June 26, 2022



What is PitchCom and how MLB will use it to stop sign-stealing

2 min read

Major League Baseball is going to allow players to wear a new piece of technology that will help catchers relay signs to pitchers and possibly eliminate sign-stealing from the game, according to ESPN’s Buster Olney. The technology is called PitchCom and was tested in the Class A California League last season and has drawn rave reviews from teams who have tried it out during spring training.

Here’s how it works: Catchers can put a PitchCom transmitter on their forearm, which makes it look just like a wristband. The black transmitter has nine buttons on it that catchers press to let the pitcher know the pitch he’s calling and the location. On the mound, pitchers have a six-inch rubber receiver inside their hats that communicate the pitch call with a computerized voice – either in Spanish or English – that will tell the pitcher, for instance, “fastball up” or “curveball, down and in.” The catchers also will have the audio device in their helmets, so they can be sure they’ve sent the right signal to their teammate.

Three other players besides the pitcher and catcher also can wear the device inside their hats, so they’ll know the pitch and can adjust their positioning accordingly. Most often, those players would be the second baseman, shortstop and center fielder.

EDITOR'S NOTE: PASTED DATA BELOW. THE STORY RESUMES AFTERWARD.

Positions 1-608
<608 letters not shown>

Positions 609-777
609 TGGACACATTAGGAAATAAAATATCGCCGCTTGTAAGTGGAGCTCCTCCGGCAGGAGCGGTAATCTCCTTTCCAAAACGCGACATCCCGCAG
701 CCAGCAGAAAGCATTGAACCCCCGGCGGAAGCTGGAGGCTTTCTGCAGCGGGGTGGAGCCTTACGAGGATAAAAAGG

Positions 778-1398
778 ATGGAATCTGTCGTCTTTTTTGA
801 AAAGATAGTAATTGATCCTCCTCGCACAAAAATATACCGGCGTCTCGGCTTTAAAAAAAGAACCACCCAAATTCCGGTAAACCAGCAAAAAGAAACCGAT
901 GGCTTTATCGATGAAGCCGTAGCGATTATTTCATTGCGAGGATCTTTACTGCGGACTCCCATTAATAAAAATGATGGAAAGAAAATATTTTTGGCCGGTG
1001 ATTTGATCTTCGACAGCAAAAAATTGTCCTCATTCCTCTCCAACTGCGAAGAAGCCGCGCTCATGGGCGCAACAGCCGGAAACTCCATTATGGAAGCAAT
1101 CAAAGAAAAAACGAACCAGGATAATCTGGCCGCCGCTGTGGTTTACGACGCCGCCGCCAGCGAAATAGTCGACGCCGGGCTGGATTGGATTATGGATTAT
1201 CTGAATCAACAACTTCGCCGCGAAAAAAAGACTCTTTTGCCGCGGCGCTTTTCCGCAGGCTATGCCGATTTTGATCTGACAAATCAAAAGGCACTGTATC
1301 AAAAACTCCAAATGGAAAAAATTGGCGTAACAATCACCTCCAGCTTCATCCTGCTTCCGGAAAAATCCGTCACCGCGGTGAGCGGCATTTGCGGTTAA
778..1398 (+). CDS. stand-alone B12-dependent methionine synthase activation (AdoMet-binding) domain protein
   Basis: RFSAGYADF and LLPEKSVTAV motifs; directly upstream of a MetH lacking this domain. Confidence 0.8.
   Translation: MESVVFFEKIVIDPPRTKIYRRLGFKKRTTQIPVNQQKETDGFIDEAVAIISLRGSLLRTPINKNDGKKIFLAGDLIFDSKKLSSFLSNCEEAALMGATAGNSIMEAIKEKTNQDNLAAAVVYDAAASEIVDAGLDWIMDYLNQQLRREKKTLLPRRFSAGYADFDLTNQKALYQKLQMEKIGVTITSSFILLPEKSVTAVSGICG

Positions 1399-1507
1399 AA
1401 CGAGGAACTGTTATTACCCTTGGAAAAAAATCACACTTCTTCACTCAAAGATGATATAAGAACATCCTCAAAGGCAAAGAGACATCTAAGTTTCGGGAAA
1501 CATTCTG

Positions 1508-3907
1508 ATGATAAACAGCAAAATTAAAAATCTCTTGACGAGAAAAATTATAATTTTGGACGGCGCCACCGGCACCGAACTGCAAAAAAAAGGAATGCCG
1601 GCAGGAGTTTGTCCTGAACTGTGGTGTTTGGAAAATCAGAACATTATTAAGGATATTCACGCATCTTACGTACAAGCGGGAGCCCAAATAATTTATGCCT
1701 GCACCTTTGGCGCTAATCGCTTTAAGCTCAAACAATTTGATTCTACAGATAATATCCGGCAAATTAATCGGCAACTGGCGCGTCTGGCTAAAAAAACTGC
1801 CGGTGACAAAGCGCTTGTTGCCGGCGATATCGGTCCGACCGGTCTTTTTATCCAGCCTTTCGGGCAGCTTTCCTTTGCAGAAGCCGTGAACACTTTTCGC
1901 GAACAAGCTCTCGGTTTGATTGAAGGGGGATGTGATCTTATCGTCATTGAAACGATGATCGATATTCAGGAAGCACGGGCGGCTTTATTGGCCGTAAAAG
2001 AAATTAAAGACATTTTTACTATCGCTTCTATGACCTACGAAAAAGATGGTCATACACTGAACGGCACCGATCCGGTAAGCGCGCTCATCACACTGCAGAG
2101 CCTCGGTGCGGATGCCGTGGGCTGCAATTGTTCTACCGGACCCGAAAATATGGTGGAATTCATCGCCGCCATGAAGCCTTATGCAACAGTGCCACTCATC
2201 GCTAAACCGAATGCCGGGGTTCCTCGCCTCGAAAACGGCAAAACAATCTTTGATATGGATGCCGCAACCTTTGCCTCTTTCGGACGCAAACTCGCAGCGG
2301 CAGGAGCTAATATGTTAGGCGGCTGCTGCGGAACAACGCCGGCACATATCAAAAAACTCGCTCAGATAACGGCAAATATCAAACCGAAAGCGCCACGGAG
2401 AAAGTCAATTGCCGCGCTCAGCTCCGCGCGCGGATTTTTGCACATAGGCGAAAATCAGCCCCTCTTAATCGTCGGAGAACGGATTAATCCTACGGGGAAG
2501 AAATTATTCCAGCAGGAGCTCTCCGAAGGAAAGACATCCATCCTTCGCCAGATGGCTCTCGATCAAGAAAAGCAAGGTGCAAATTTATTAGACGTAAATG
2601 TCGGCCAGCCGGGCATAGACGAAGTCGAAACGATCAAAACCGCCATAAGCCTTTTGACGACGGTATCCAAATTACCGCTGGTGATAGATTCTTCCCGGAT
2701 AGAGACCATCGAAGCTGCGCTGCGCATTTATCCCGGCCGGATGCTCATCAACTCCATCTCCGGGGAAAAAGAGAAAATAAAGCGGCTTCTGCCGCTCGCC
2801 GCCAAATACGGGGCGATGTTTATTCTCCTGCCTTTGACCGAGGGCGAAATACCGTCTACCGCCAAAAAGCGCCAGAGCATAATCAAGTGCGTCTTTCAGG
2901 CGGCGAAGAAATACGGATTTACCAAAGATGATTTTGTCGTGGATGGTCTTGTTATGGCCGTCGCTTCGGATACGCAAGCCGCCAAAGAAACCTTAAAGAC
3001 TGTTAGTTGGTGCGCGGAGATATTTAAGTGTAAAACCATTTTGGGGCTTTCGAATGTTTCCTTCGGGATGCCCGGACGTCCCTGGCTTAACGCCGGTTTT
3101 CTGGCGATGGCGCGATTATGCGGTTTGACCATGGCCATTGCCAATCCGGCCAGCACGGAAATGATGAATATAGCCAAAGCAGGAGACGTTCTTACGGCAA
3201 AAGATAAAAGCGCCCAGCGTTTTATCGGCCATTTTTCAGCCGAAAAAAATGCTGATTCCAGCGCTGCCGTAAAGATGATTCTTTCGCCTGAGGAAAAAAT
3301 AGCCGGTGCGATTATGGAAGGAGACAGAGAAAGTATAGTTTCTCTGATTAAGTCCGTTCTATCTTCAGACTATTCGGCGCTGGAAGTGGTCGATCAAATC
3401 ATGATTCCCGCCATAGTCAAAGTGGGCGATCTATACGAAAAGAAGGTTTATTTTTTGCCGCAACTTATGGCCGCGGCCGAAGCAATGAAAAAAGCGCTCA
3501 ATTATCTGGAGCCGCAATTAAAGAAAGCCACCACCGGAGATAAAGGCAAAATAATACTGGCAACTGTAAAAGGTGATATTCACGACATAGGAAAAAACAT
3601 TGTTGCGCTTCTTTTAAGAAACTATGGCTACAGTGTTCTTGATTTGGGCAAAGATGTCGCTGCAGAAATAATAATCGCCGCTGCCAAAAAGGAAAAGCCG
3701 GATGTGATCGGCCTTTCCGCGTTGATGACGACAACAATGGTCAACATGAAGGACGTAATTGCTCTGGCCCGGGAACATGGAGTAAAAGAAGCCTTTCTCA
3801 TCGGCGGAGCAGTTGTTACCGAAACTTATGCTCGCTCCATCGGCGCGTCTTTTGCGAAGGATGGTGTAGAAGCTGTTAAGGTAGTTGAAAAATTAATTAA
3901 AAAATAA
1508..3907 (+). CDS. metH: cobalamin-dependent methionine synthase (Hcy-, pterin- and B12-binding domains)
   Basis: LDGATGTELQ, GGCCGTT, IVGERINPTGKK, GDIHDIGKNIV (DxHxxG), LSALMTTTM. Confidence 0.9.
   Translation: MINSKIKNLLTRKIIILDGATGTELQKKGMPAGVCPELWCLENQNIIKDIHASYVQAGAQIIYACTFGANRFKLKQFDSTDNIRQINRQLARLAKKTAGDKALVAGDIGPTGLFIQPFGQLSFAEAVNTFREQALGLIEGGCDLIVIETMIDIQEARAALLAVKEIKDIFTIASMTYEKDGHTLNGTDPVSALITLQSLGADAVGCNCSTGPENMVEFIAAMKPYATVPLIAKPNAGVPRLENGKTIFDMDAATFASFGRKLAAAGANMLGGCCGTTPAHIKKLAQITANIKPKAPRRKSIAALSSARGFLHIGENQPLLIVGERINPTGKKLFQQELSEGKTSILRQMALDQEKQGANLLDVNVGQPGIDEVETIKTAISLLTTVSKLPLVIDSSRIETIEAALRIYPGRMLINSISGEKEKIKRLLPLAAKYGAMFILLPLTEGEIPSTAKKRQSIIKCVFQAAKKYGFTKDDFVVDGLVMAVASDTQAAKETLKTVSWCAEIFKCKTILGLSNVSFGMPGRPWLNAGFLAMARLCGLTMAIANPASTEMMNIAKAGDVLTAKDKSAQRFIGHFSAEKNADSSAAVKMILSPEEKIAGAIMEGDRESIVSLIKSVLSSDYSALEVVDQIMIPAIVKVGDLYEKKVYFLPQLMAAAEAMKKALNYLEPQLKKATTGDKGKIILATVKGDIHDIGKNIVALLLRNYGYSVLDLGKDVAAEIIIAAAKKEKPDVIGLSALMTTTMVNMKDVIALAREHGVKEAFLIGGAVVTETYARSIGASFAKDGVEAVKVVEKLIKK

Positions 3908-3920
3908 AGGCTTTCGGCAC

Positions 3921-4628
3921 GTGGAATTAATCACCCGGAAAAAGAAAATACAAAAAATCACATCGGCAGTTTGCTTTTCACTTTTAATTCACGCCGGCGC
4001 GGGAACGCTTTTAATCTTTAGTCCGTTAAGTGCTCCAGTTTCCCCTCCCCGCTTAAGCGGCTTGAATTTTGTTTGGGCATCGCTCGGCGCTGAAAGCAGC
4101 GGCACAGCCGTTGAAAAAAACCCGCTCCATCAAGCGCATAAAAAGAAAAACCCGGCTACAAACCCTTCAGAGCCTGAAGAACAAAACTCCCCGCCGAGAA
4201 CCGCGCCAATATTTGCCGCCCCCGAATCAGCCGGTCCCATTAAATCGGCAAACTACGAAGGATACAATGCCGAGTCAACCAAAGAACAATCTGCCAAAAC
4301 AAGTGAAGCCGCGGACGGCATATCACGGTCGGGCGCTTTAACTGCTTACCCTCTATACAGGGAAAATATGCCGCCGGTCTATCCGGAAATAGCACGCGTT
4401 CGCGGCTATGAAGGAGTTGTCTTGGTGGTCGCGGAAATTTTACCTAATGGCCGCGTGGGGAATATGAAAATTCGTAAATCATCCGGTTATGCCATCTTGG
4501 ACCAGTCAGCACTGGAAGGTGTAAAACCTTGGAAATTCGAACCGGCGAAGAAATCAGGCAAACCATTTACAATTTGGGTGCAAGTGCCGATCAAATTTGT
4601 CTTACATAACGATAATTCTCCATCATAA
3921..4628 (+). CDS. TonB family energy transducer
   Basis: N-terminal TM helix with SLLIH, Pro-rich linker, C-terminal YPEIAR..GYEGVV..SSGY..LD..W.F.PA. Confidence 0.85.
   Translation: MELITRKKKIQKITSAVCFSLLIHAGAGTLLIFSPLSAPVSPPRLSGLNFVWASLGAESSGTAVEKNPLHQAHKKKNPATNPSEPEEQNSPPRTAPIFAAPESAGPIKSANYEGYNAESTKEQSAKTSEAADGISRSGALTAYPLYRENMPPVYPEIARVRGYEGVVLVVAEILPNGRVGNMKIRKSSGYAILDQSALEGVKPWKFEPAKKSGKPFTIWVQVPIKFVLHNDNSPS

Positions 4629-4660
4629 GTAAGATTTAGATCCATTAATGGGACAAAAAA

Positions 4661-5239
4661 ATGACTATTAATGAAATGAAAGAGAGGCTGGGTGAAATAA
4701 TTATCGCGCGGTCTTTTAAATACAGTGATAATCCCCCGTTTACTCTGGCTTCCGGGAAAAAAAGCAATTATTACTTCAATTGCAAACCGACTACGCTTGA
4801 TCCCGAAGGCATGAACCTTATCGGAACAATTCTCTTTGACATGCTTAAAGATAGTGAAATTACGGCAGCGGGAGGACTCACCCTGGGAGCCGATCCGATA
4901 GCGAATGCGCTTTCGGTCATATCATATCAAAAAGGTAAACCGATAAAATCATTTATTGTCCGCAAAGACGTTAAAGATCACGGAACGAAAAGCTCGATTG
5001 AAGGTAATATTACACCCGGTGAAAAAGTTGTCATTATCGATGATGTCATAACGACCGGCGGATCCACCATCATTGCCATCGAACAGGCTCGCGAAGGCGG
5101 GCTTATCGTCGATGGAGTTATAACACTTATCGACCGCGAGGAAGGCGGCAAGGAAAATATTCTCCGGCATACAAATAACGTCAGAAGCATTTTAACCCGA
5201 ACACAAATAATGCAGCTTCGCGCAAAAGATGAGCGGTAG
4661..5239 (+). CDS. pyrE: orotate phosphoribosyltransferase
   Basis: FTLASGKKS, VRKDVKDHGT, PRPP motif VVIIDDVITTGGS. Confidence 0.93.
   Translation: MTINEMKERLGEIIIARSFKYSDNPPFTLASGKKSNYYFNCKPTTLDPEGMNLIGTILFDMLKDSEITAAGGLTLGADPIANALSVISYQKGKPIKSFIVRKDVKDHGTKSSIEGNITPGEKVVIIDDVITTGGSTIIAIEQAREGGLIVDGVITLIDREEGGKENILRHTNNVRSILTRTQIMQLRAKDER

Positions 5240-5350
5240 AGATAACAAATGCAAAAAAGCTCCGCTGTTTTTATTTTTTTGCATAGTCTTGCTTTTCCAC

During a spring training game over the weekend, Yankees manager Aaron Boone said his players had been experimenting with the technology and all really liked it.

Teams still will be allowed to relay signs the old-fashioned way, and no one is required to wear the PitchCom system, but it seems likely most teams will adopt the new system.

Sign-stealing has been around as long as the sport of baseball itself, but it has really been in the spotlight the past five years since the Red Sox and Yankees were reprimanded for using technology to steal signs in 2017, and then the Astros were caught using an elaborate system that involved banging on a trash can to relay signs to hitters.

Aside from halting cheating, the technology could help improve the pace of the game, eliminating some of the mound meetings when players would congregate to switch up the signals with a runner on second base.

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